|Founded||Troyes, France (1933)|
|Founder(s)||René Lacoste, André Gillier|
|Headquarters||Corporate: Troyes, France. Distribution: Troyes|
|Products||Clothing, Shoes, Perfumes|
Lacoste (French pronunciation: [laˈkɔst]) is a French clothing company founded in 1933 that sells high-end clothing, footwear, perfume, leather goods, watches, eyewear, and most famously polo shirts. In recent years, Lacoste has introduced a home line of sheeting and towels. The company can be recognized by its green crocodile logo. René Lacoste, the company's founder, was nicknamed "the Crocodile" by fans because of his tenacity on the tennis court.
René Lacoste founded La Chemise Lacoste in 1933 with André Gillier, the owner and president of the largest French knitwear manufacturing firm at the time. They began to produce the revolutionary tennis shirt Lacoste had designed and worn on the tennis courts with the crocodile logo embroidered on the chest. Although the company claims this as the first example of a brand name appearing on the outside of an article of clothing, the "Jantzen girl" logo appeared on the outside of Jantzen Knitting Mills' swimsuits as early as 1921. In addition to tennis shirts, Lacoste produced shirts for golf and sailing. In 1951, the company began to expand as it branched from "tennis white" and introduced color shirts. In 1952, the shirts were exported to the United States and advertised as "the status symbol of the competent sportsman," influencing the clothing choices of the upper-class. Lacoste was sold at Brooks Brothers until the late 1960s. It is still one of the most popular brands in the United States, sporting the "preppy wardrobe". In 1963, Bernard Lacoste took over the management of the company from his father René. Significant company growth was seen under Bernard's management. When he became president, around 300,000 Lacoste products were sold annually. The Lacoste brand reached its height of popularity in the US during the late 1970s and became the signature 1980s "preppy" wardrobe item, even getting mentioned in Lisa Birnbach's Official Preppy Handbook of 1980. The company also began to introduce other products into their line including shorts, perfume, optical and sunglasses, tennis shoes, deck shoes, walking shoes, watches, and various leather goods.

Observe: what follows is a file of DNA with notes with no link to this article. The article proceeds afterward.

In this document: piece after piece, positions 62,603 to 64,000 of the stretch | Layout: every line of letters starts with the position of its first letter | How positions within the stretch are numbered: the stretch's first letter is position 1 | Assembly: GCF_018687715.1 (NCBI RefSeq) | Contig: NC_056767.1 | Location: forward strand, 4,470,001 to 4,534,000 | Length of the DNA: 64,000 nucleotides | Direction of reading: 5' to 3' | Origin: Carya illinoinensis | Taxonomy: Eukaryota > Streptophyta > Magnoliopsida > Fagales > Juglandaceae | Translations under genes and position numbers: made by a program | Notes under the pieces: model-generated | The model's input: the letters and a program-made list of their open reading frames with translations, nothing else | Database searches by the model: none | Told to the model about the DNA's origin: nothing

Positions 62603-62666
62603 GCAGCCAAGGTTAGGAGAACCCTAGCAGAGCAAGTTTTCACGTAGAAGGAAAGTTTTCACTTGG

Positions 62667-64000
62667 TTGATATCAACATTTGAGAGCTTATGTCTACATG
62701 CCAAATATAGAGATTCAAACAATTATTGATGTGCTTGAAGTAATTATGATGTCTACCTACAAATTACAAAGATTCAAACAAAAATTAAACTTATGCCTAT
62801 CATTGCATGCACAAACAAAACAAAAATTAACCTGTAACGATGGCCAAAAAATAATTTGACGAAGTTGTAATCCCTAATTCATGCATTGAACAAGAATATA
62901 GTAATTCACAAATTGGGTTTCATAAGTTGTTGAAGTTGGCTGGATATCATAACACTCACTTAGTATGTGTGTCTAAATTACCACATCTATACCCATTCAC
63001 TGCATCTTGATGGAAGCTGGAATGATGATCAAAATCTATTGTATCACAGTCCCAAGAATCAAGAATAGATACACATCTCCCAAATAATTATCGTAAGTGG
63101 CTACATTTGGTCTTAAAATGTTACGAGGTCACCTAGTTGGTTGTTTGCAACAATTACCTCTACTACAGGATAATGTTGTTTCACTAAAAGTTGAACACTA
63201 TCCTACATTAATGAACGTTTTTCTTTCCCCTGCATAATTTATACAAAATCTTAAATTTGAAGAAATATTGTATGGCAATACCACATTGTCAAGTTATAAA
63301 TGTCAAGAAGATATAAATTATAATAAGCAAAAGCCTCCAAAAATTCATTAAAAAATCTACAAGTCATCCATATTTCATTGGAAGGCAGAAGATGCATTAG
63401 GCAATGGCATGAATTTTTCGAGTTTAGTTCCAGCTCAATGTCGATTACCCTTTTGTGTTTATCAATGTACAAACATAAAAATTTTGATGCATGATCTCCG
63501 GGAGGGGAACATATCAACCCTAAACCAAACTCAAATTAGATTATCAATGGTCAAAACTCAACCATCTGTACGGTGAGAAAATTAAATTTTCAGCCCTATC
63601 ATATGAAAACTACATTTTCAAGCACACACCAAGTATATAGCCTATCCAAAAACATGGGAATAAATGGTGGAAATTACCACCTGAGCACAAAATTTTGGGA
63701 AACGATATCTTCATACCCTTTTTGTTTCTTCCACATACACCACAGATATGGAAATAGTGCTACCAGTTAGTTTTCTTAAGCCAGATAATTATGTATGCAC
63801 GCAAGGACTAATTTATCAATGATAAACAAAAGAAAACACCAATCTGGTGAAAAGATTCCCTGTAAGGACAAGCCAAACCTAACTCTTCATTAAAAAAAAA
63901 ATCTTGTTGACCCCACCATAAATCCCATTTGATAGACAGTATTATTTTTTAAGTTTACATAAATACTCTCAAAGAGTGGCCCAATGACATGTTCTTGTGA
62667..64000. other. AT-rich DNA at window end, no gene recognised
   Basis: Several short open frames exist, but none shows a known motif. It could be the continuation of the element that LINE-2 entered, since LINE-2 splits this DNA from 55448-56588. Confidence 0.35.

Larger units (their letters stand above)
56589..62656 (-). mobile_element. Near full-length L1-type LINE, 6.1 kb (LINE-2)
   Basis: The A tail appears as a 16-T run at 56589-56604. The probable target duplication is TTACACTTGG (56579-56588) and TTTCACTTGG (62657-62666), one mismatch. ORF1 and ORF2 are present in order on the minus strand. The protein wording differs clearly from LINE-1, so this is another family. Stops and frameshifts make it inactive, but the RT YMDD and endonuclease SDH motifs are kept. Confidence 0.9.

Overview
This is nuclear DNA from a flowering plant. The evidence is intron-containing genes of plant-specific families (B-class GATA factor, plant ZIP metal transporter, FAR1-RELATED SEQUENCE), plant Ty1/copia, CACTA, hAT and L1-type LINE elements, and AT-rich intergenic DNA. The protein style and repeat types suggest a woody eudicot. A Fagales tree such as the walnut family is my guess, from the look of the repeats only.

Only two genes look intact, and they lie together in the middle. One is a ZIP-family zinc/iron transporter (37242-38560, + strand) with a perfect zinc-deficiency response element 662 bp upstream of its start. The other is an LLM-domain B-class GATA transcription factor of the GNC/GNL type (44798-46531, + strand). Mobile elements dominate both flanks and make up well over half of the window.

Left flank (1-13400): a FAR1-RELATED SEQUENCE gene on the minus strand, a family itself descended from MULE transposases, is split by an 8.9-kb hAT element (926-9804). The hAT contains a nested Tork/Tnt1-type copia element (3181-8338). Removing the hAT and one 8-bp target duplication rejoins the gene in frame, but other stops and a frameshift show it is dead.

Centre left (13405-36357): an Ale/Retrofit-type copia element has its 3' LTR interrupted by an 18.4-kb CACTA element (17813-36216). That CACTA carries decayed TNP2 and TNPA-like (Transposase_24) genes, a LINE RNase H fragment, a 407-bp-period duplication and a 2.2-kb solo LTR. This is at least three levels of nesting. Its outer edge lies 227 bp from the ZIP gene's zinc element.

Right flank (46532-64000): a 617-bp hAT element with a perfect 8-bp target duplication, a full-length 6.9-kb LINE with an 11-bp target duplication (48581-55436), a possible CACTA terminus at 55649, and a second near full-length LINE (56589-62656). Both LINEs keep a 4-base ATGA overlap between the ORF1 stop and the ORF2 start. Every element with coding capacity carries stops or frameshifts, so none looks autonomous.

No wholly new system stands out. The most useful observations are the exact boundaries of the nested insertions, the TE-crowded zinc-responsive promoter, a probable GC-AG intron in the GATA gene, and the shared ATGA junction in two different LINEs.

In the United States in the 1970s and 1980s, Izod and Lacoste were often used interchangeably because starting in the 1950s, Izod produced clothing known as Izod Lacoste under license for sale in the U.S. This partnership ended in 1993 when Lacoste regained exclusive U.S. rights to distribute shirts under its own brand. In 1977, Le Tigre Clothing was founded in an attempt to directly compete with Lacoste in the US market, selling a similar array of clothing, but featuring a tiger in place of the signature Lacoste crocodile.
More recently, Lacoste's popularity has surged due to French designer Christophe Lemaire’s work to create a more modern, upscale look. In 2005, almost 50 million Lacoste products sold in over 110 countries. Its visibility has increased due to the contracts between Lacoste and several young tennis players, including American tennis stars Andy Roddick and John Isner, French rising young prospect Richard Gasquet, and Swiss Olympic gold medalist Stanislas Wawrinka. Lacoste has also begun to increase its presence in the golf world, where noted two time Masters Tournament champion José María Olazábal and Scottish golfer Colin Montgomerie have been seen sporting Lacoste shirts in tournaments.